Volcanology is an inexact science. At least, that is what we are always led to believe. Increased sophistication in measurement techniques however, has enabled volcanologists to become more precise with their data and interpretations. The increased precision has either improved or overturned many long-held beliefs and models of volcanic processes. Recently, scientists were able to conduct a first-of-its-kind study of “Hawaiian explosive activity” at Mount Etna, a basaltic volcano in Italy.
Patrick Allard, Mike Burton, and Filippo Muré managed to take infrared spectroscopy measurements on Mount Etna, imaged the gases roaring out within a basaltic lava fountain.
Lava fountains are sometimes called “Hawaiian explosive activity,” named after the type locality for this sort of eruption–that is, Kilauea Volcano, Hawai`i. This phenomenon often occurs at other basaltic centers in different tectonic settings, like at Mount Etna, Sicily. Fountains form when the gas contained within the magma cannot escape quickly enough as the magma is rising towards the surface, resulting in a jet-propelled mixture of lava and gas streaming into the air.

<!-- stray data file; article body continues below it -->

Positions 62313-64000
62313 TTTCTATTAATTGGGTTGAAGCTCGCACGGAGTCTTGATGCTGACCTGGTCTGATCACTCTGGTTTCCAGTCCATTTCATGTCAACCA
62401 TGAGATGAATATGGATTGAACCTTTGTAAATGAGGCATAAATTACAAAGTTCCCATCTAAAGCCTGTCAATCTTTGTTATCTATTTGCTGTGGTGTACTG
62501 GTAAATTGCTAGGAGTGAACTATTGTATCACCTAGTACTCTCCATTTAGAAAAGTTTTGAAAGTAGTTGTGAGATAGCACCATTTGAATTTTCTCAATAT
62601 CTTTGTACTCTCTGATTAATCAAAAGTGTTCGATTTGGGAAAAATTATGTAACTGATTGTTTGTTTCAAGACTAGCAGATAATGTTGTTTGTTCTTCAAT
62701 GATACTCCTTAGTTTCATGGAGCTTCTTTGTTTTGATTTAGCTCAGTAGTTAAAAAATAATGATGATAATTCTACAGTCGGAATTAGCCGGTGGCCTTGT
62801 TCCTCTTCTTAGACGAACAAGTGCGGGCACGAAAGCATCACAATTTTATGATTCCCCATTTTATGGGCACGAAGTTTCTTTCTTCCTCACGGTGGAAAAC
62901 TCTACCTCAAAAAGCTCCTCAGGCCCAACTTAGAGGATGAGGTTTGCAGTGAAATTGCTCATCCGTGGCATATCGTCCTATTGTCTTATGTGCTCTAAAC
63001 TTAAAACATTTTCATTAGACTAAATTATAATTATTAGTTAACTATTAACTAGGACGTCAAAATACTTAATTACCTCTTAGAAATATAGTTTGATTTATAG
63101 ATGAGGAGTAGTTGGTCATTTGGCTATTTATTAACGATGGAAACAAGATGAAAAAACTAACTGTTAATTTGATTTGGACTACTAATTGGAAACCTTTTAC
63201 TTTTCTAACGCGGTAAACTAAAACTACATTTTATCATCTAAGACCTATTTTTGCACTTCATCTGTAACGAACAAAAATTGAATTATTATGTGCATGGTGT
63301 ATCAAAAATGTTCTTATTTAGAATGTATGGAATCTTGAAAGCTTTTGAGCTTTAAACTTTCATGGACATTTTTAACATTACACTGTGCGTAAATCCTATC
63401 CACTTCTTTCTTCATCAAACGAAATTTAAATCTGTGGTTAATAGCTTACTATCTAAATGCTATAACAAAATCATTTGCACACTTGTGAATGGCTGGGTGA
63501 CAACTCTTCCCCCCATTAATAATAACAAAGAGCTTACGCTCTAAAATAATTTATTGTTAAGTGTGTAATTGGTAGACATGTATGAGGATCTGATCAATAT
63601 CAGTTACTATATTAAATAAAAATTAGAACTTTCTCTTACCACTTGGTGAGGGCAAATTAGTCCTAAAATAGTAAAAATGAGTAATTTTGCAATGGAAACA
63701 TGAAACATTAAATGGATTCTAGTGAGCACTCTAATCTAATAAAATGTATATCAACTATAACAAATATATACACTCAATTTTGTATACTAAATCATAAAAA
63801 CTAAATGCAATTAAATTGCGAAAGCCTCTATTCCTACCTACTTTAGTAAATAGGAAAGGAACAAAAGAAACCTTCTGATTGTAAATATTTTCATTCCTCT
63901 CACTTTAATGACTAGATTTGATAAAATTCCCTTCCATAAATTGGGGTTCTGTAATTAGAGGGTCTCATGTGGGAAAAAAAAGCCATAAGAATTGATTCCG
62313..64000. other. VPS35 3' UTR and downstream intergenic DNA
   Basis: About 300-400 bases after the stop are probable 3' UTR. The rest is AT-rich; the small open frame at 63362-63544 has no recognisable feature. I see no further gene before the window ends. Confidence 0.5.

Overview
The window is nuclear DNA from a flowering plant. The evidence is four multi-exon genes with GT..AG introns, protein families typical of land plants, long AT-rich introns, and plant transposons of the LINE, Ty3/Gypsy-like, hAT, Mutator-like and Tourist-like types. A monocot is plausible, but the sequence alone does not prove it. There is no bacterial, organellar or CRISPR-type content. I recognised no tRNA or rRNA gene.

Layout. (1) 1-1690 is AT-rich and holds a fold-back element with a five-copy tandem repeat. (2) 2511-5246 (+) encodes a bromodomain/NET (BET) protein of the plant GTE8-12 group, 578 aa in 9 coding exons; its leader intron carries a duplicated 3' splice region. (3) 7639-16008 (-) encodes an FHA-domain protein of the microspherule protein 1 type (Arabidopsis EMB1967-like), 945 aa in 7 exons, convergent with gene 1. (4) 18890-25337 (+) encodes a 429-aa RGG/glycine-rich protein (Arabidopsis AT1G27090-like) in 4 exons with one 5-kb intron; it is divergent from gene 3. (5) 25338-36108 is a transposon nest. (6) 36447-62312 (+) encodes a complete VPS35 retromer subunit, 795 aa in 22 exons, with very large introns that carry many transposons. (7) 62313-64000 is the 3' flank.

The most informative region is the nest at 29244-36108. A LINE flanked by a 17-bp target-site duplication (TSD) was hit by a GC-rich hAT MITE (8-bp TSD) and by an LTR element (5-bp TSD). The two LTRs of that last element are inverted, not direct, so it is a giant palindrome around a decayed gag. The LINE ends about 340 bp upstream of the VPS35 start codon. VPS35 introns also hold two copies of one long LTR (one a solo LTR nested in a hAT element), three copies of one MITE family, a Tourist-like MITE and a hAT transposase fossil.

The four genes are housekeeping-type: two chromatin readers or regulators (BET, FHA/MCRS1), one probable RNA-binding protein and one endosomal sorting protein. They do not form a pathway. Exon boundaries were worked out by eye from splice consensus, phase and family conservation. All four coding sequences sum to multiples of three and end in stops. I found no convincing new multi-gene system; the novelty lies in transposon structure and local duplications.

Magma erupts because of the gases contained in it. Whether they erupt quietly as lava flows or explosively as a lava fountain depends on the way in which gases escape from the magma. An analogy is shaking a bottle of soda and then opening it. If you unscrew the cap very quickly, a foam is produced, which will cover you in spray. If you open it slowly, the gases will escape bit by bit, and when you eventually get the cap off, you won’t get wet. Lava fountains are produced when you take the cap off a column of magma quickly.